Overcoming depression

Hirshel Jaffe 1-1Pain, medicine, and depression were overwhelming me. The doctors told me I was winning my battle with leukemia, but I felt I was losing emotionally. The depression that had overtaken me seemed worse than physical disease.

As a rabbi I thought I had been trained to deal with depression. I was used to members of my congregation coming to me in times of suffering. People counted on me for comfort and understanding. Yet, here I was, unable to deal with my own depression.

Gradually, I was able to summon the strength within me. “God,” I prayed, “I’m trying to get up this mountain, but every time I get near the top, I get knocked down again. And, I’m not asking you to get me all the way to the summit, but could you hold my hand, and, please, don’t let me fall any further into the abyss?”

As I prayed, I searched for the divine spark within my spirit, for the power that I possessed, and which I believe all of us have. And within myself I found the courage and strength to keep fighting and not give up.

In the Jewish tradition, prayer doesn’t mean somehow finding God’s unlisted phone number or rubbing a magic lamp to bring forth a genie. It means looking into yourself, determining the meaning of your life, finding out what really is of value, and discovering what you believe. Prayer is the “self judgement” that empowers us to reach higher, search deeper, and be true to ourselves.

Here are my suggestions for lifting yourself up in times of adversity:

LET YOUR SPIRIT SING. You don’t need a designated place or specific words. Sometimes the song we sing is joyous; sometimes it is a lament. Sometimes the song is loud and strong; sometimes it is weak and weary. Be in touch with your feelings and help yourself by opening your heart.

BE YOUR SPECIAL SELF. The story of the creation of the first human being, Adam, reminds us that each of us is unique. Every human being represents the potential of the whole world.

I vividly recall the time when a young woman came to me talking about taking her life. She was very depressed and felt worthless. I told her that no matter how low a person sinks there is always something special and worthwhile in everyone. I took note of her smile, commented on her touching way of revealing her feelings, and told her that she was special. When she left my study I prayed I had said the right thing. Years later there was a knock on my study door. She had returned to thank me for helping her get through a very difficult time in her life..

REMIND YOURSELF WHAT REALLY MATTERS. When I was depressed in the hospital, I called to mind the good things in my life, what I had to live for. I pushed myself to remember Thanksgivings with my family, vacations in Colorado, running up the ski lift in Aspen, my daughter whirling around the ice skating rink. I thought of my wife and friends who were praying for me. I thought of the nurses who comforted me, and the doctors who struggled to keep me alive.

CONFRONT YOUR FEARS. When one of my congregants asked me, “What do I do in the middle of the night when no one is with me and I’m scared?” I told him, don’t try to run away and hide under the blanket. Sit up in bed and let all the nightmarish things play out before your eyes. Visualize everything that terrifies you. Then, when you have all this in front of you, acknowledge your fears. You have a right to feel frightened and depressed about awful things that have happened. But then realize that despite all that you are still very much alive!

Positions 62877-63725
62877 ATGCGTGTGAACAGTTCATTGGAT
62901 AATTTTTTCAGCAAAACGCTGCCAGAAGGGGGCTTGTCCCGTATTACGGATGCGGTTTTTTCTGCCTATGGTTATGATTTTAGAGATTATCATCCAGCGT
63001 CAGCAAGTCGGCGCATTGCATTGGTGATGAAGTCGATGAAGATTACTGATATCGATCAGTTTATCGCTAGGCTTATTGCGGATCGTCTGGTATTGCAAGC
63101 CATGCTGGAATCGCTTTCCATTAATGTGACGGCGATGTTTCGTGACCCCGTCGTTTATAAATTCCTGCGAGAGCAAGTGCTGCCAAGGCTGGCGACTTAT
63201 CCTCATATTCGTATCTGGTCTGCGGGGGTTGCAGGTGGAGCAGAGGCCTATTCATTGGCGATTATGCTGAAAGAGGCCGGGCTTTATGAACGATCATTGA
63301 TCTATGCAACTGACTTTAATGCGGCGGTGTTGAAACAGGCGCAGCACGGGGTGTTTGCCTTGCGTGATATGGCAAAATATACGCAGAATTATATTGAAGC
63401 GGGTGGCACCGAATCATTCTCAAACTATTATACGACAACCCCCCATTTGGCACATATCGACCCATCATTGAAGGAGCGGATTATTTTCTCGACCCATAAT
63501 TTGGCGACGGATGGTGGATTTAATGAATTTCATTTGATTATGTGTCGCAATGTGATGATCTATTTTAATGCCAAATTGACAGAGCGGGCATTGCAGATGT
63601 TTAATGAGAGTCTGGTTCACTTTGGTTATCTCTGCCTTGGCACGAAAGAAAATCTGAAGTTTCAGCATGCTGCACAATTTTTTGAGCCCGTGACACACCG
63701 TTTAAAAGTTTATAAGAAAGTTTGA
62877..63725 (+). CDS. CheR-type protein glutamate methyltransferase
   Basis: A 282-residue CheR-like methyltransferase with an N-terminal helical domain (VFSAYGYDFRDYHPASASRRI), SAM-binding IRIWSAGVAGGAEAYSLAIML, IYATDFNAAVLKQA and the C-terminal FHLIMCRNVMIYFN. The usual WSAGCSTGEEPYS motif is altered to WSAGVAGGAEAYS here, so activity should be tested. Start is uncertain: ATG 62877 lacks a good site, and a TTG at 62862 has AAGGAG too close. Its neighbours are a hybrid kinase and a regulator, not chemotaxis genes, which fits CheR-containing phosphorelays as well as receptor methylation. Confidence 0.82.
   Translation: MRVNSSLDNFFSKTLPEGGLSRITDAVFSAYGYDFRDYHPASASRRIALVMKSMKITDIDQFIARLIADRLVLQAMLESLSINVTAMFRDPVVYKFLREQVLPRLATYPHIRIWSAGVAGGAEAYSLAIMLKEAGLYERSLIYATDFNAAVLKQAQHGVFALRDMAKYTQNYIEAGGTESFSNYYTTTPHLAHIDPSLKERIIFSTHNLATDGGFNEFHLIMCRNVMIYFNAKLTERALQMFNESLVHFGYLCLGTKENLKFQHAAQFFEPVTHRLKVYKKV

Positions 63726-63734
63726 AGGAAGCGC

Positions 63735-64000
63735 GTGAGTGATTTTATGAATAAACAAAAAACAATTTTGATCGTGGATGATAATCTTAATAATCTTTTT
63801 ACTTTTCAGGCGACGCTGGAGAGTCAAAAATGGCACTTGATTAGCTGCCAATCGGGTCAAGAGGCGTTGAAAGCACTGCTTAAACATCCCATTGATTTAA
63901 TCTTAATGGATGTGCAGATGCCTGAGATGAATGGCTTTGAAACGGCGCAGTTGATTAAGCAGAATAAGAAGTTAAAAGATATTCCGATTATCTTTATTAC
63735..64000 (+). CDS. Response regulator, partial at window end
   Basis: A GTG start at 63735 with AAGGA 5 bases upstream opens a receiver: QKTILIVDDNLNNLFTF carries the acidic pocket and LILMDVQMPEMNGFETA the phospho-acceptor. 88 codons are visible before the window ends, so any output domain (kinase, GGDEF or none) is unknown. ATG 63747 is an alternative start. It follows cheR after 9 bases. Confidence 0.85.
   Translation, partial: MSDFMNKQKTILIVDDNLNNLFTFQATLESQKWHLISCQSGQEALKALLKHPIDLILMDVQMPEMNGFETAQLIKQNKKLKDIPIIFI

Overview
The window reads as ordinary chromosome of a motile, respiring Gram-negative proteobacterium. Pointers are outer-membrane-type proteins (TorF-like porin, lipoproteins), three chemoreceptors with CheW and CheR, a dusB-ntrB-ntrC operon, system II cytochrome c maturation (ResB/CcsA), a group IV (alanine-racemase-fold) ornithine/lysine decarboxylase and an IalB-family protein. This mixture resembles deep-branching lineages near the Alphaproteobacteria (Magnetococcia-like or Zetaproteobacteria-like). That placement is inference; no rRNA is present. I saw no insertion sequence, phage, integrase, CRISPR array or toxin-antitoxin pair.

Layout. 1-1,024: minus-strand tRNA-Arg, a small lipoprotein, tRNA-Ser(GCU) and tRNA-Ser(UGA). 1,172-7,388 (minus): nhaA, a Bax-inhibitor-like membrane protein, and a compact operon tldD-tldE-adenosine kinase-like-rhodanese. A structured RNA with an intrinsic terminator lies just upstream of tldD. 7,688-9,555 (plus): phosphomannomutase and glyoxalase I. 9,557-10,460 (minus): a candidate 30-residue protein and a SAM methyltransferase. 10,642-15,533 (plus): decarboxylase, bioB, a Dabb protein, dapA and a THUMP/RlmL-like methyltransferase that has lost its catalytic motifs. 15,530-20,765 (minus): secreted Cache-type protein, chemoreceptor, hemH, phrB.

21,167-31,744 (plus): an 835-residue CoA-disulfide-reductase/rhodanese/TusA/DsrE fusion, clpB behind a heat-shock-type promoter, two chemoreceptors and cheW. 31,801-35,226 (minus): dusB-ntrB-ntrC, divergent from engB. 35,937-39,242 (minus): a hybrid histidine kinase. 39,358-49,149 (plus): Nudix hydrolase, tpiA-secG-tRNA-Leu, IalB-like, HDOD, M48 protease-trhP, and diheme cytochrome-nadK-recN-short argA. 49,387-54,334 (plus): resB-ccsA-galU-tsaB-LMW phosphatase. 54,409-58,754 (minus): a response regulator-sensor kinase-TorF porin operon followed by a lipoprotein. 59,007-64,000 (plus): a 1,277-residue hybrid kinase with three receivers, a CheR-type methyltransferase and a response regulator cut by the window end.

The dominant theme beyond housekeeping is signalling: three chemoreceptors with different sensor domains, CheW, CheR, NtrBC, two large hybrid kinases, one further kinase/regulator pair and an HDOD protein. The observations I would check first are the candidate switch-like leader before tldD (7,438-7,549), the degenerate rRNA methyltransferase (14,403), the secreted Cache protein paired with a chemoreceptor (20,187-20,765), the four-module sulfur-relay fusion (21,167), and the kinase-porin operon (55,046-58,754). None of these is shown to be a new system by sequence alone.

GIVE OF YOURSELF. After my illness, I rededicated my life to helping others, especially those with cancer. Someone is always in need, someone whose plight is worse than our own. By helping others we give meaning to our lives.

LEARN SOMETHING NEW. A young woman, the mother of four children, came to see me. She had recently been diagnosed with breast cancer. Along with her chemotherapy treatments,  she treated herself to ski lessons. She wanted to experience something new to take her mind off her illness, to reaffirm her life. “There I was,” she told me, “hanging onto the tow rope, climbing that hill, exhilarated by being outside on a crisp winter day – thankful for the day, thankful for my life.”

Through my illness and depression, I learned to see the true worth within myself, to reflect on the meaning of my life, even to find meaning in my iilness.

In a sense, my weakness made me a stronger person. I have learned that what “doesn’t destroy me, strengthens me.” Now, I empathize with other people in a way I was never able to before. I look for the goodness in people and in life. I look for the oneness of all humanity, and I find it.

When you are down, may you find strength in all you do and say and feel and think – and then the miracle will happen; the sun will shine for you; the world will once again be beautiful. Look for it. It will happen. I know.

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One comment

  1. Anita Manley

    Dear Rabbi Jaffe – I think about you often even though I haven’t seen you in years! I too had a recurrence of cancer last fall and spent the winter on chemo that made me very sick. You’re right – prayer helps, and the realization that “this too shall pass” (however it passes!). I made it through the storm and now I’m on a chemo that does not make me sick but hopefully will keep the cancer from returning. (It was an aggressive type according to my pathology report) Again, I looked at your book “Why Me, Why Anyone” and it gave me comfort. I pray that you will also see complete recovery. I’m so glad that Gail Oliver put the link to your column on her newsletter!
    Anita Manley (Newburgh)

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